Gulf Of Maine
rs=w_600,h_600-13.jpg

Sea Life & Aquarium Substrates

Sea life from the Northern Atlantic Ocean. 50 degree F salt water species. Gulf of Maine Inc. supplies sea life, beach plants, and aquarium substrates from Maine, collected by hand.

Aquarium substrates

Arthropods

Bony fishes

Brachiopods

Bryozoa

Cartilaginous fishes

Cnidaria

Echinoderms

Gulf of Maine assortments

Macroalgae

Molluscs

Plankton

Saltwater plants

Sponges

Tunicates

Worms

Lugworm (Arenicola cristata)

Lugworm (Arenicola cristata)

from 16.00

Common name: lugworm    

Scientific name:  Arenicola cristata

Locations: mid-low tide in sandy mud flats

Seasonality:  available all year

Colors:  range in color from dark black/brown to light tan

Size:  3”  - 6”

Collected:  by hand, digging fork

Quantity:  sold by the each

per pack:
Quantity:
Add To Cart
 A variety of lugworms.

A variety of lugworms.

Tidepool Tim says,  "Lugworms are a challenging worm to find and to dig up!  For years my success rate was about 30%...I'd dig and dig and dig and maybe get a dozen worms for a few hours work.  Finally, by half luck and half experience, I realized how to approach them. Lugworms live in a tube-shaped burrow and so there are two ends to their mud-encased homes.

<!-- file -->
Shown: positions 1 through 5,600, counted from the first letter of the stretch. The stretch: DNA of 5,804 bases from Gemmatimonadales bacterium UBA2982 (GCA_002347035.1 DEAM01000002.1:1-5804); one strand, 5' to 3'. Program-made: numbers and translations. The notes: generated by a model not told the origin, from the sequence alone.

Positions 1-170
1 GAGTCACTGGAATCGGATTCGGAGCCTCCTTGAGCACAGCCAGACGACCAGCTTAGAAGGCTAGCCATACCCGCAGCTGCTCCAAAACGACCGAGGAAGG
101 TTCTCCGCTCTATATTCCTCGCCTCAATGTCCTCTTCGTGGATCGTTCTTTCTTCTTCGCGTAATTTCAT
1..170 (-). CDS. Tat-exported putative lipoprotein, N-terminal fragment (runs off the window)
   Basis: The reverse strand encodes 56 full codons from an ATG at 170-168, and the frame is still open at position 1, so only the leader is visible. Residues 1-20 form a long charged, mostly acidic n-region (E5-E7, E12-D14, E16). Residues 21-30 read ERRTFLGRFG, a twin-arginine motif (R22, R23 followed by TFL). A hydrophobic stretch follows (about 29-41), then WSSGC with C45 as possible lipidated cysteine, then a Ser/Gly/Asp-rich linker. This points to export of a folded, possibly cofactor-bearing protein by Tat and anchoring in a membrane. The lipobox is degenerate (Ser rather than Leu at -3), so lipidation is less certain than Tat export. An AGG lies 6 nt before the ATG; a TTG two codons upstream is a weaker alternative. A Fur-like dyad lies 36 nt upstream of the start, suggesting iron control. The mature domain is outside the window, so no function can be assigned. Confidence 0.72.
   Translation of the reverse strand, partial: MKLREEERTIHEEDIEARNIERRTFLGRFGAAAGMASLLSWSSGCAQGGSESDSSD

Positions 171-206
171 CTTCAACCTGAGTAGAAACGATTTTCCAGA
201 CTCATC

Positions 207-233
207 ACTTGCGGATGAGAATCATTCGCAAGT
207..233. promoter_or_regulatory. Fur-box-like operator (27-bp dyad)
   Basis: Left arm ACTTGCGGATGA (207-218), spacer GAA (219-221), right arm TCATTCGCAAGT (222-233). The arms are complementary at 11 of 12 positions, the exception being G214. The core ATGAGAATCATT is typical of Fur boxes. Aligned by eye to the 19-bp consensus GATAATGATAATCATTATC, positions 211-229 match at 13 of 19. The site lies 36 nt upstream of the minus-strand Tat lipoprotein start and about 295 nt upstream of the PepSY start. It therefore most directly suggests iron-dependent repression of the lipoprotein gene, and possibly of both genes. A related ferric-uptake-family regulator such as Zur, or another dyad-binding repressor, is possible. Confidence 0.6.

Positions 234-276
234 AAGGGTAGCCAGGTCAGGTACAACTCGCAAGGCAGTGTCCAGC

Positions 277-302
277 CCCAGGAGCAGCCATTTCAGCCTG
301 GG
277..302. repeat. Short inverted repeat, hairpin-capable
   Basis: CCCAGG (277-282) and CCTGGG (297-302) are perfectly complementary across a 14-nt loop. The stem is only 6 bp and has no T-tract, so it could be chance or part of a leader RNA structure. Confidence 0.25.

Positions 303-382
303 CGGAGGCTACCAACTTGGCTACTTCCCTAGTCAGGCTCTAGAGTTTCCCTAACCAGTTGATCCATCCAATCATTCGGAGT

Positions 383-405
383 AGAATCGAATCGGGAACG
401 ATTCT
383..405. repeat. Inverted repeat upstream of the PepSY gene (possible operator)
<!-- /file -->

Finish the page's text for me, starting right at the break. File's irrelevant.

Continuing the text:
At the tail end, there is a distinctive pile of their poop (castings).  The Sheehan kids and I call this the 'volcano' - it literally looks like a small volcano.  At the other end (this was the challenge to recognize) is the 'swimming pool'. At this end, there is actually a small puddle of water. I think that the lugworm somehow creates this depression in the mud.  In this way, when the tide recedes, the anterior end of the worm still has a bit of seawater in this puddle from which to extract oxygen maybe?

So long story short; once I realized that the worm could be found in a straight line between the volcano and the swimming pool - the rest was history!  Viola!  Now I can dig lugworms with at least a 95% success rate.  Occasionally I still find no worm or worse -  cut one in half with my digger.  Either way, it's much improved. 

Anatomically lugworms have a neat anterior end with exterior gills, bristly setae (to hold them in their burrows) and a sacrificial posterior end.  On this end of the worm, I noticed that the segments are able to quickly fracture and leave a chunk of worm writhing in the sand.  To me this appears to be a distracting motion - perhaps to allow seagulls or crabs to grab the end of the worm and not sacrifice the worm itself - pretty cool really!  Lugworms are the largest worm we offer - sometimes they are thicker than my thumb - pretty impressive.”